This is the message of Shabbos Zachor. We must clearly identify evil. We must “make no mistake” and “be completely clear.” Esther answered the question “Who is this and where is he” (Esther 7:5) without hesitation or equivocation: “This evil Haman!” (ibid. 6).
For some reason, our President has been unable to do this. He demonstrated how he has blinded himself to anti-Semitism when he characterized the massacre of four Jews in a kosher grocery store in Paris as a “bunch of violent, vicious zealots [of no particular religion]… randomly shoot[ing] a bunch of folks [of no particular religion] in a deli in Paris.” The President’s elves initially tried to justify this unwillingness to name radical Islam as the culprit and the Jewish people as their target. We can never fight evil if the titular leader of the free world refuses to even acknowledge the nature and perpetrators of such evil.
The evil people of the world today completely negate the image of G-d in man. They viciously behead, slaughter, and enslave Christians, Yazidis, and Kurds all over the Middle East, not to mention how they butcher other Muslims who disagree with them, including burning a Muslim pilot alive as part of their worldwide PR campaign. Shabbos Zachor reminds us that we must clearly identify and condemn evil in our own time. We cannot fall prey to the same mistake our President makes by refusing to call radical Islam out as the source of the problem and clearly identify Iran, Hamas, Hezbollah, ISIS, the Syrian Regime, Fatah/the PLO, and their ilk as the purveyors of the most inhumane forms of evil perpetrated in the world today against non-Muslims and Muslims alike.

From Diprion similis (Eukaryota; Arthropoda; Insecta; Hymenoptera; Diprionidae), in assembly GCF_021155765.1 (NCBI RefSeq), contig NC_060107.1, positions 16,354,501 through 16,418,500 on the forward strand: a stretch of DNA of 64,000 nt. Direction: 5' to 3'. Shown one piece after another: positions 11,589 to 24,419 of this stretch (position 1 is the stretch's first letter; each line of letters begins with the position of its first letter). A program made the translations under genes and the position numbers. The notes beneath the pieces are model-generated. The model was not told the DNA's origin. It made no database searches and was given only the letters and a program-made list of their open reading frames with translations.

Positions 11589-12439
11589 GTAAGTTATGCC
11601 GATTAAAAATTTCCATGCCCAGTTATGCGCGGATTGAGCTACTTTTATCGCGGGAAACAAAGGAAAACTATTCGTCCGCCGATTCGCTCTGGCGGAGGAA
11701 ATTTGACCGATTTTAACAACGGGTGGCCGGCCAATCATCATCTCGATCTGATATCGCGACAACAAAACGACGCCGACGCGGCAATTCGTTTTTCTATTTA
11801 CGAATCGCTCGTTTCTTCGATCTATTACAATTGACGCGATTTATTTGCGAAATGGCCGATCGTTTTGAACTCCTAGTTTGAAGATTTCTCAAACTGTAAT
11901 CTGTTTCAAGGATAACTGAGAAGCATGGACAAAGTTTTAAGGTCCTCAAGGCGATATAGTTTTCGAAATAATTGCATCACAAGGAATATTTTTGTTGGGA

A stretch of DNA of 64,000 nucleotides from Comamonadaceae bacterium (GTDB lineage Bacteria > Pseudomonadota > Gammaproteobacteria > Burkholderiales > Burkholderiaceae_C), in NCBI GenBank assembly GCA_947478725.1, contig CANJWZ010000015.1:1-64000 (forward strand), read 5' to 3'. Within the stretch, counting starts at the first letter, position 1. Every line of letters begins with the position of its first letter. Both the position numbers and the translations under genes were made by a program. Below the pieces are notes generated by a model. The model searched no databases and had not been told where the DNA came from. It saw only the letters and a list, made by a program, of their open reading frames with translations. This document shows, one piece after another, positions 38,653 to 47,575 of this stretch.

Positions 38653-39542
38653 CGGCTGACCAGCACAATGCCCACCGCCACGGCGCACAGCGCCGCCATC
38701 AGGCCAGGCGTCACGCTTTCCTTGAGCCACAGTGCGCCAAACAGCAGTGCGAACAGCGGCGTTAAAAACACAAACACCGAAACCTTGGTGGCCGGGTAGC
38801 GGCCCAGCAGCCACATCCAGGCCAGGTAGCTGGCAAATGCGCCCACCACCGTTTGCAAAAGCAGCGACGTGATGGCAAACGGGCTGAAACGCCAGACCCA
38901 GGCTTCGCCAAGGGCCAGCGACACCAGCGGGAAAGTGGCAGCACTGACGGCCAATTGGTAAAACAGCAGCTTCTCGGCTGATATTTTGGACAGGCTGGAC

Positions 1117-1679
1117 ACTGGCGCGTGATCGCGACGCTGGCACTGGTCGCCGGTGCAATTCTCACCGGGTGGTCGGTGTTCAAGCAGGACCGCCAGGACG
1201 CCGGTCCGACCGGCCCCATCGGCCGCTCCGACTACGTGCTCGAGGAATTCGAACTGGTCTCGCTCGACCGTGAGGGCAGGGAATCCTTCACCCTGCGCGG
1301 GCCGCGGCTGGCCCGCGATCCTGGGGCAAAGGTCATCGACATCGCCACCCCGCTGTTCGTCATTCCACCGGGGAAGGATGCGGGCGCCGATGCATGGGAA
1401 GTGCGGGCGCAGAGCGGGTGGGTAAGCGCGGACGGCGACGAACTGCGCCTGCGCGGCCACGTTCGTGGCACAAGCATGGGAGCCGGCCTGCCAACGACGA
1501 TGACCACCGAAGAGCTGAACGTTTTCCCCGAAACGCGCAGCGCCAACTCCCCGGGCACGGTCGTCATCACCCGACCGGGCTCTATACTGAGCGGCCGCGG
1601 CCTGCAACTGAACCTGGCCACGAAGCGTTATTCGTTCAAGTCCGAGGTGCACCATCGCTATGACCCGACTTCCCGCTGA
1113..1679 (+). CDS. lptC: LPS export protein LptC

Someone pointed out to me this week that in chassidus, we always learn that there is a spark of holiness in everything in the world, from the most benign to the most evil. He asked whether we should seek out the good in evil ideologies, regimes, and organizations in the world today. Does the Gemara not say (Gitin 57b), “the great-grandchildren of Haman studied Torah in Bnei Brak!” I explained to him that while this is true, how Hashem ultimately redeems the good in the evil things of this world today is none of our concern. He will extract sparks of goodness according to His plan. But as long as something reveals itself as pure evil in this world, we must relate to it as such.